Berrigan brothers

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Berrigan brothers

(bĕr`ĭgən), American Catholic priests, writers, and social activists. Daniel Berrigan, 1921–2016, b. Syracuse, N.Y., was ordained in the Society of Jesus (Jesuits) in 1952. Travels in France exposed him to the worker-priest movement, and after teaching at secondary schools and at LeMoyne College (1957–63), he devoted himself in the 1960s to civil rights and antipoverty work, eventually becoming a leading activist against U.S. involvement in the Vietnam WarVietnam War,
conflict in Southeast Asia, primarily fought in South Vietnam between government forces aided by the United States and guerrilla forces aided by North Vietnam. The war began soon after the Geneva Conference provisionally divided (1954) Vietnam at 17° N lat.
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. His poetry had meanwhile appeared in several volumes, including Time without Number (1957). He ultimately wrote more than 50 books, and also taught at Fordham and other universities. Philip Francis Berrigan, 1923–2002, b. Two Harbors, Minn., served in Europe in World War II, grad. from Holy Cross College (1950), and was ordained (1955) in the Josephite order. After holding pastoral and teaching positions, in the 1960s he turned to peace activism.

In 1968 the Berrigans and seven others were arrested for destroying Selective Service files in Catonsville, Md., in an antiwar protest. While in hiding after their conviction, Daniel published a play, The Trial of the Catonsville 9 (1970). Both Berrigans served prison terms. Philip secretly married Sister Elizabeth McAlister, a fellow activist; the couple were later excommunicated. After being paroled in 1972, both brothers continued their involvement in such actions as "Plowshares" protests at weapons plants. They were repeatedly arrested and imprisoned, and continued to write prolifically.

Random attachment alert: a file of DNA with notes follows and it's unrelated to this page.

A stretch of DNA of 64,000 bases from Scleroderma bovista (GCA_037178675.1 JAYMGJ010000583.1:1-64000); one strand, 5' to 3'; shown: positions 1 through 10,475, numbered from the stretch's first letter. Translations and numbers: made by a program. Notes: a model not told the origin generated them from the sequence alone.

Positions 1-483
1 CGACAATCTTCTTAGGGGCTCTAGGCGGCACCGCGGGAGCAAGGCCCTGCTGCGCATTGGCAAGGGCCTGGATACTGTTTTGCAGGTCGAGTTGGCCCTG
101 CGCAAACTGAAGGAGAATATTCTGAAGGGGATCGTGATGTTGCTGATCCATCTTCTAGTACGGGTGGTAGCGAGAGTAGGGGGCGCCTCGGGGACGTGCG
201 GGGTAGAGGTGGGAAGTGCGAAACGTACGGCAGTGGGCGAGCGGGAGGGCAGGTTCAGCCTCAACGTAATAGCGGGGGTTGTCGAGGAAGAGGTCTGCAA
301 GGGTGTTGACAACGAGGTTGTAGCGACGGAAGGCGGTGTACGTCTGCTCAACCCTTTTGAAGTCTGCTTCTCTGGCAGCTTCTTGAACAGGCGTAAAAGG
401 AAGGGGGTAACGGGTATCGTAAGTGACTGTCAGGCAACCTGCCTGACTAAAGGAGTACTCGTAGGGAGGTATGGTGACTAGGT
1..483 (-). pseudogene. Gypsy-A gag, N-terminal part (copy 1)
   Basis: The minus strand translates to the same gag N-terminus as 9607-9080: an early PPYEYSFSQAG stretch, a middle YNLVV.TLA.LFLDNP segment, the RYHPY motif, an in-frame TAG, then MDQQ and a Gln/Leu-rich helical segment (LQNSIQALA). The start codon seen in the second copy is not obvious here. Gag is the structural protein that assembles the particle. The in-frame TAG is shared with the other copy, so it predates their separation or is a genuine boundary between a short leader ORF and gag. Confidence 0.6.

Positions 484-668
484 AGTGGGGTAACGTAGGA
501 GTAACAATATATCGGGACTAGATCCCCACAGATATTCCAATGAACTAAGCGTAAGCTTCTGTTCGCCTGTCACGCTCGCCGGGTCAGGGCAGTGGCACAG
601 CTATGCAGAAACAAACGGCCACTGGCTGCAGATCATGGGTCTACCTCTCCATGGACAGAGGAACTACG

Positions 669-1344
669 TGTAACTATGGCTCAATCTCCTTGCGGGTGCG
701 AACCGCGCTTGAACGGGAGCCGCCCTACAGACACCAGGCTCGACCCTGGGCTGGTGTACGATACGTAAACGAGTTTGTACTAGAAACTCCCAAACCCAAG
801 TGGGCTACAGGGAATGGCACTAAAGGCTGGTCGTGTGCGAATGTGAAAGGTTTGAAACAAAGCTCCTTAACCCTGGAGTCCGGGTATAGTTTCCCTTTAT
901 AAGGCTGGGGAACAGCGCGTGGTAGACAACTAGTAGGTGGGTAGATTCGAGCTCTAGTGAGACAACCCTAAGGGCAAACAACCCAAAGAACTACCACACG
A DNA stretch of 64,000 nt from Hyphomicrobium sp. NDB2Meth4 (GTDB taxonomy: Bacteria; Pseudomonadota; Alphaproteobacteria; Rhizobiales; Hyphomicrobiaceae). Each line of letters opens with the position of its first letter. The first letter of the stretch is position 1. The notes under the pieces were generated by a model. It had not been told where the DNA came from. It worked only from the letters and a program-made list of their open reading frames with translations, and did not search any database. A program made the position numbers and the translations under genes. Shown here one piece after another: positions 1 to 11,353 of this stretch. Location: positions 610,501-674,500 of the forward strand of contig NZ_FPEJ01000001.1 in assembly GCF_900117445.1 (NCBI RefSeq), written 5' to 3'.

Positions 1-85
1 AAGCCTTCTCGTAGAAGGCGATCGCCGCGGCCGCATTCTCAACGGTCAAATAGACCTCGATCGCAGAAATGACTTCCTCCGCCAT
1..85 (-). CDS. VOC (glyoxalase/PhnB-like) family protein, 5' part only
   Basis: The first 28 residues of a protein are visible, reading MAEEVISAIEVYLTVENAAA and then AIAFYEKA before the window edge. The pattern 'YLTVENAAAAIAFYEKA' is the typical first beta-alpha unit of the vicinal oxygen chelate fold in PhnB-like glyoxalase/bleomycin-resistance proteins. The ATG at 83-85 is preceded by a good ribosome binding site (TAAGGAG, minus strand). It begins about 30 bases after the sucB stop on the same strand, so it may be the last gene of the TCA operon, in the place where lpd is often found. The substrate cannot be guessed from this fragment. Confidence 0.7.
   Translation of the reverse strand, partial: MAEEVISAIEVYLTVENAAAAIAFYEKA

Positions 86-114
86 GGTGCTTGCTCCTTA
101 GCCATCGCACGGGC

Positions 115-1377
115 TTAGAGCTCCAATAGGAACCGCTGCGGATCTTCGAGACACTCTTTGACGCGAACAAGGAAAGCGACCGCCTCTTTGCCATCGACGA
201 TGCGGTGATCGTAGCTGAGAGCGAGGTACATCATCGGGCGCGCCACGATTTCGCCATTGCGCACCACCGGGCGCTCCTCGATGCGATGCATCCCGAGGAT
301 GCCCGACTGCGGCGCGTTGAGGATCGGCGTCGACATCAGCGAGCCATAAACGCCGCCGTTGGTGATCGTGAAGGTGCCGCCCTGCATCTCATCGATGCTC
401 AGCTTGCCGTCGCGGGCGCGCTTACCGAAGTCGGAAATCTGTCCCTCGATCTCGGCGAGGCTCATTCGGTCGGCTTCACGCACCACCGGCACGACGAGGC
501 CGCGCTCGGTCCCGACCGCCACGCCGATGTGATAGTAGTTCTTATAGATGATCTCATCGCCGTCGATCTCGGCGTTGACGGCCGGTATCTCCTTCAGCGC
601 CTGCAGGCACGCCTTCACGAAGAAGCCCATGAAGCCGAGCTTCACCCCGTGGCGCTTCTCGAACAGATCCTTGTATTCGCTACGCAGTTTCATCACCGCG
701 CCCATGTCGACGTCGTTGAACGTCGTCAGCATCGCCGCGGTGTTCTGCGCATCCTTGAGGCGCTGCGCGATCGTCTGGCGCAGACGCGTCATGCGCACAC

See Daniel Berrigan's autobiographical To Dwell in Peace (1987), Night Flight to Hanoi (1968), The Dark Night of Resistance (1971), and his prison memoir, Lights On in the House of the Dead (1974); J. Dear, ed., Daniel Berrigan: Essential Writings (2009); Philip Berrigan's autobiographical Fighting the Lamb's War (1997), Prison Journals of a Revolutionary Priest (1970), and Widen the Prison Gates (1973). See also biography of Daniel by R. Curtis (1974); S. Halpert and T. Murray, eds., Witness of the Berrigans (1972); M. Polner and J. O'Grady, Disarmed and Dangerous (1997).

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Some are "superstars" like Dorothy Day, the Berrigan brothers, Thomas Merton, Eileen Egan, Cesar Chavez, Father Roy Bourgeois, and Sister Helen Prejean.
Coffin and the Berrigan brothers made an enormous effort to legitimize the politics of delegitimation.
Steven Biko and the Berrigan brothers as she launched into her pitch for a docu series about dissidents.
Long ago, both Berrigan brothers staked out grounds of religious and political conviction.
An exception is CBS's 60 Minutes, which devoted a segment to the Berrigan brothers and the Plowshares movement last November 16.
He wrote that he applied for conscientious objector status "with the help of the Catholic Peace Fellowship, Thomas Merton and the Berrigan brothers," but was denied.
As America's first televised (but not last colonial) war brought the horrors of Vietnam and napalm into our living rooms, Dorothy Day, Thomas Merton, and the Berrigan brothers joined a growing chorus of Catholic pacifists decrying the injustice and immorality of that "police action.
The action established the Berrigan brothers as national figures, and they became known as the shock troops of the Peace Movement, the high priests of the new Catholic left.
The case has attracted national attention, including a letter of "outrage" from the Berrigan brothers to Fr.